Sex for pleasure isn’t just permissible. It’s good. We should see this clearly despite being repeatedly bullied by religious zealots into believing virtue sees sex as shame; goodness feels guilty about sex; and honour fears sex.
But it’s not enough for religion to teach you that a beautiful manifestation of love is dirty and sinful. It also wants to instruct you who to love and how to show that love. So it not only labels consensual anal sex an abomination but even sex between one man and one woman mustn’t travel too far from the “straight” and “narrow” necessary for pro-creation. So we’ve created a society teeming with Alpha Males embracing the “wham-bam-thank-you-Mam” sexual philosophy followed by real surprise if wifey seeks alternative solace.
My favourite theatrical line comes from Trevor Rhone’s Two Can Play where a long-term husband and father of three (played by theatre icon Charles Hyatt) is shocked when his wife (played by equally iconic Grace McGhie) finally tells him he hasn’t been satisfying her sexually. In completely genuine disbelief he says “What? Yu no see sey mi jack yu up t’ree time?”
Celia, you’re breaking my heart.
You’re shaking my confidence daily.
Oh, Cecilia, I’m down on my knees.
I’m begging you please to come home.
The brilliant Paul Simon is a most eclectic popular music songwriter. He has mastered many musical genres including African rhythms (his seminal 1986 album Graceland, featuring South African musicians, is a must for your playlist); and Brazilian music traditions ( Rhythm of the Saints; 1990).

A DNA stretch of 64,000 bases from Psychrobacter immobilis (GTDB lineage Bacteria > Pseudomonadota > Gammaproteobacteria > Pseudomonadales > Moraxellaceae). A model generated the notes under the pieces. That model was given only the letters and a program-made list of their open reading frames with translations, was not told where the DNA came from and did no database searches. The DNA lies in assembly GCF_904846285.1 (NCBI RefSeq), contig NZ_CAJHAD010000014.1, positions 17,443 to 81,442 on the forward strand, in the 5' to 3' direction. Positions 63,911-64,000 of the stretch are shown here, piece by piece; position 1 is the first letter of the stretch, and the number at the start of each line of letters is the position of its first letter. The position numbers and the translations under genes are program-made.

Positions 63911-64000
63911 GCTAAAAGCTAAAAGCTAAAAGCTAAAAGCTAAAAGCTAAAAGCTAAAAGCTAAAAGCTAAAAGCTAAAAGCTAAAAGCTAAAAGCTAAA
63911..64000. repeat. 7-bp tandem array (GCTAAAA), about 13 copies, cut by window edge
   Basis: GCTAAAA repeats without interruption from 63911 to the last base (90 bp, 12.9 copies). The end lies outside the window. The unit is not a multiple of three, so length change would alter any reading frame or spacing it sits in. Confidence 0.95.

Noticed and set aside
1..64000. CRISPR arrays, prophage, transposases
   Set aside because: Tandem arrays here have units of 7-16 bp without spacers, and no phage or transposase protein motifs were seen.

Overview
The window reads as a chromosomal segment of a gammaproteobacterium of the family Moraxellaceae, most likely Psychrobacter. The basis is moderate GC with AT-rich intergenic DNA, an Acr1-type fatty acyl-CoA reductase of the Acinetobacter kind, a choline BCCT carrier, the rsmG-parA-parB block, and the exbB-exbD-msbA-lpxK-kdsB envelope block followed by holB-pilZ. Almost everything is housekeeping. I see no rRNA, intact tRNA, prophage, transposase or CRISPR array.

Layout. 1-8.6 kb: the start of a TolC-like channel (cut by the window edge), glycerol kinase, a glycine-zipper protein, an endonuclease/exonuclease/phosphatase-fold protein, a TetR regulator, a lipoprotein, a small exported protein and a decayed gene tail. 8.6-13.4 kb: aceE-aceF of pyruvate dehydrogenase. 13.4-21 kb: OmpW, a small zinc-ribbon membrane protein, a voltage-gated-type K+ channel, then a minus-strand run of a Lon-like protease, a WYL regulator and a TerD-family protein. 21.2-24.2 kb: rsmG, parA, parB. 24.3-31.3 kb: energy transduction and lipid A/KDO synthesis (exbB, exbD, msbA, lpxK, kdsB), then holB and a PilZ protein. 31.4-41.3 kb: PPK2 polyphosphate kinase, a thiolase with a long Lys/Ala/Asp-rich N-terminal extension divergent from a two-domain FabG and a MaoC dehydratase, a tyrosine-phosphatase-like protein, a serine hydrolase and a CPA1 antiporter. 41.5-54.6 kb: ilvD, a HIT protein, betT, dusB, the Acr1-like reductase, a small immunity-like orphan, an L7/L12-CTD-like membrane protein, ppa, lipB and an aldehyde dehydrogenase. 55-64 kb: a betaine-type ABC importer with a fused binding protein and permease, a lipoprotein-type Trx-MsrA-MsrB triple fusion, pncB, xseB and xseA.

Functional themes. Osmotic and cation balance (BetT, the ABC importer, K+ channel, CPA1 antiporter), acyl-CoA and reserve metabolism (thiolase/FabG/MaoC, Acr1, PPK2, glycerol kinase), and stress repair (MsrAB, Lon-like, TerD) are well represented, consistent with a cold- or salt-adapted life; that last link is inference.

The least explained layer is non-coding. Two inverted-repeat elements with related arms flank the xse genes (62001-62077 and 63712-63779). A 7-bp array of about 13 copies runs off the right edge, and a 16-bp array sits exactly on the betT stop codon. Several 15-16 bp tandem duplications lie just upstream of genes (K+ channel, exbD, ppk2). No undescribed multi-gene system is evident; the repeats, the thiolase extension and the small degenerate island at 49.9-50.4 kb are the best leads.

But even before his solo world travels, his adventurous spirit took him to Jamaica where he wrote and recorded (with Art Garfunkel) a reggae song named Cecelia (for their smash 1970 album Bridge Over Troubled Water) about a woman who was equally eclectic regarding sexual partners.
Making love in the afternoon with Cecilia
up in my bedroom (making love).
When I come back to bed
someone’s taken my place.
Oopsie. So, high on an Arsenio Hall inspired list of “things that make you go hmmm….” must be why would Paul need to “wash my face” after “making love in the afternoon”? it flew right over the heads of Jamaican Alpha Males. As an early manifestation of reggae’s worldwide influence, Cecilia was a massive hit here. Our own Ken Lazarus rushed to cover Cecelia without batting an eye.
At a 2022 Grammy Tribute to Paul Simon, Jamaican icons Jimmy Cliff and Shaggy were selected to perform one of Paul’s reggae songs. They chose Mother and Child Reunion not Cecelia.
Another of Ken Lazarus’ recordings, written by Ernie Smith, sounded like another Two Can Play scenario:
Girl, tell me what to do
’cause I hear
what I hear
and I fear
what I hear
might be true!
Another Jamaican Alpha Male at a loss as to what could’ve gone wrong?
Gave you everything and now you say
suddenly you wanna go away.
Tell me why one heart should pay
for love that we shared?
Did you give “everything”? Is only “one heart” paying?
tell me what to do.
I can’t finish my song
with an ending of sadness and blue.
Ernie also covered Girl. But I suspect he already knew the solution. This from one of his earliest hits Ride on Sammy (1970):
He is a guy who knows how to get around.
He can find a girl in every single town.
Every night there is somebody new
and all the girls just love the way that he
Naturally, Sammy is told he’s up to no good. But Ernie reports:
I know he’s a guy who’ll never change his ways
’cause he don’t really care what anybody says.
Every night he goes spreading joy
and every single girl is crazy ’bout the boy…
And they’ll let you KNOW they like what you’re doing!
And they all sing
Keep on doing what you doing, Sammy,
’cause if you stop I’ll be ruined Sammy.
I’ll be coming thru Sammy
and then I’ll be all right.
I’ve happy memories of dancing to that song at a St. Margaret’s Church social with my mother, a long-serving church committee member and a huge Ernie Smith fan!
Peace and Love.
Gordon Robinson is an attorney-at-law. Send feedback to firstname.lastname@example.org